Seymour Kaplan was with his battalion in Munich, Germany, on April 29, 1945, when he was ordered into a jeep and driven 10 miles to the Dachau concentration camp. The young solider from Brooklyn was to be among the initial group of American soldiers to enter, passing under the cruelly ironic “Arbeit Macht Frei” (“Work Will Set You Free”) sign.
What he saw there — “a stack of bodies seven feet high … lying there like sacks of potatoes” — was seared into his memory, yet he didn’t recall the vision for a half-century.
Alan Moskin was assigned to Gen. George Patton’s 3rd Army when he helped liberate the Gunskirchen concentration camp, a sub-camp of Mauthausen in Austria.
It was the stench that got to him. “I can still smell it every time I talk about it, it was so powerful.” Unprepared for what he had seen, the words to describe what his senses took in didn’t come for decades.
Kaplan and Moskin, both 88, are now beginning to talk more fully about their wartime experiences, and they will be part of a unique conference this weekend at a Holocaust center on Long Island that will honor Nazi survivors, victims, liberators and rescuers.
But the two have paid a steep price for keeping the horrors they witnessed at war’s end bottled up for 50 years. As the memories eventually came flooding back — triggered in Kaplan’s case by a reunion of military buddies — and with them nightmares and crying fits, both men were diagnosed with post-traumatic stress disorder (PTSD). The condition, common among the liberators, will be discussed at the daylong conference, “Generations,” this weekend at Hofstra University, in a panel titled “Trauma and Liberation: Coming to Terms with the Legacy of Witness.”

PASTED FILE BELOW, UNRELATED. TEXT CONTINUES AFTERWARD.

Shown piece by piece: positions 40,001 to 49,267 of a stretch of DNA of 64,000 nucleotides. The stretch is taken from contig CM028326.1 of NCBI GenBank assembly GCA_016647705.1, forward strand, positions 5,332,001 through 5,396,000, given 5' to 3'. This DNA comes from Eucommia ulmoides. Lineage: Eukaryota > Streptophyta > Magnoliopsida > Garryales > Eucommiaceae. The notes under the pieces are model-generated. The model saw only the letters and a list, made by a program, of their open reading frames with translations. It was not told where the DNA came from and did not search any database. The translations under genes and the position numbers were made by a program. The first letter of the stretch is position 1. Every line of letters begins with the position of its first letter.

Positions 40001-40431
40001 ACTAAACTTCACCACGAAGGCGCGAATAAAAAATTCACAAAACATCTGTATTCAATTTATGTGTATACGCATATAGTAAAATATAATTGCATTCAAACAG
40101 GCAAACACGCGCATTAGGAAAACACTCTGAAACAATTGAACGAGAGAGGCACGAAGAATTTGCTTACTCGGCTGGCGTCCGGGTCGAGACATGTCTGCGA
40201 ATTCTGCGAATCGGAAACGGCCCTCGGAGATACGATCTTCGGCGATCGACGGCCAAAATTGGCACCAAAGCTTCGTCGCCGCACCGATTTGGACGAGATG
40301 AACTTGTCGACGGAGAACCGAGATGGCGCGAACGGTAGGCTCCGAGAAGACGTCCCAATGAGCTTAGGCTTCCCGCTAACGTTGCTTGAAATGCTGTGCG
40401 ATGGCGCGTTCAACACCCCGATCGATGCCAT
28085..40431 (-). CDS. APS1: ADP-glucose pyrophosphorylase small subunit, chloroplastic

“A lot has been written about the PTSD suffered by survivors, but very little has been written about the experience of the liberators and how traumatic it was to liberate those camps,” said Eva Fogelman, a psychologist here who wrote and coproduced the documentary, “Breaking the Silence: The Generation After the Holocaust.”
“The GIs, like many of the Holocaust survivors, did not speak about their experiences and were not asked,” she said. “Very few wives knew what their husbands experienced in World War II. The camp experience was very overwhelming for the liberators. They came into a situation where they saw so many people near death, and they felt helpless. They had no medication and some liberators who had food with them fed these people, which killed some. They had meant well, but they felt responsible for having killed them.”
The experience, Fogelman said, is something “they will never forget.”
According to historian Beth Lilach, senior director of education and community relations at the Holocaust Memorial and Tolerance Center in Glen Cove, L.I., which is sponsoring the conference, “This is the first time I have heard of a conference that is really allowing this topic to be discussed and examined.” (For a list of workshops and to register, visit www.holocaust-nassau.org.)
What they witnessed “really affected liberators,” she said, adding that sometimes their experiences are passed on to their children.
Lilach said she knows of the son of a liberator who is now in his 50s or 60s and who has been so affected by his father’s trauma “that he barely leaves his home. … It has had a profound influence on shaping his life.”
She pointed out that neither military nor civilian mental health professionals were trained to deal with the psychological issues the liberators faced immediately after the war, just as they were ill prepared to work with the survivors of genocide.
“There were no orders to liberate the camps — they just stumbled onto them by accident,” Lilach said, “and they were not psychologically prepared for what they found.”
Trying to put the memories behind them, the liberators returned to normal life, but they were changed men.
“When the GIs came back, many of them went to school, got married, and were busy with their jobs and raising a family,” Fogelman said. “There was not a lot of time for mourning. But now as they age and retire, they have more time on their hands and this provides the psychological space that is necessary to reflect about the past.”
Fogelman added that it was not until after Vietnam that the Veterans Administration began to examine PTSD and “how that experience has psychological consequences.”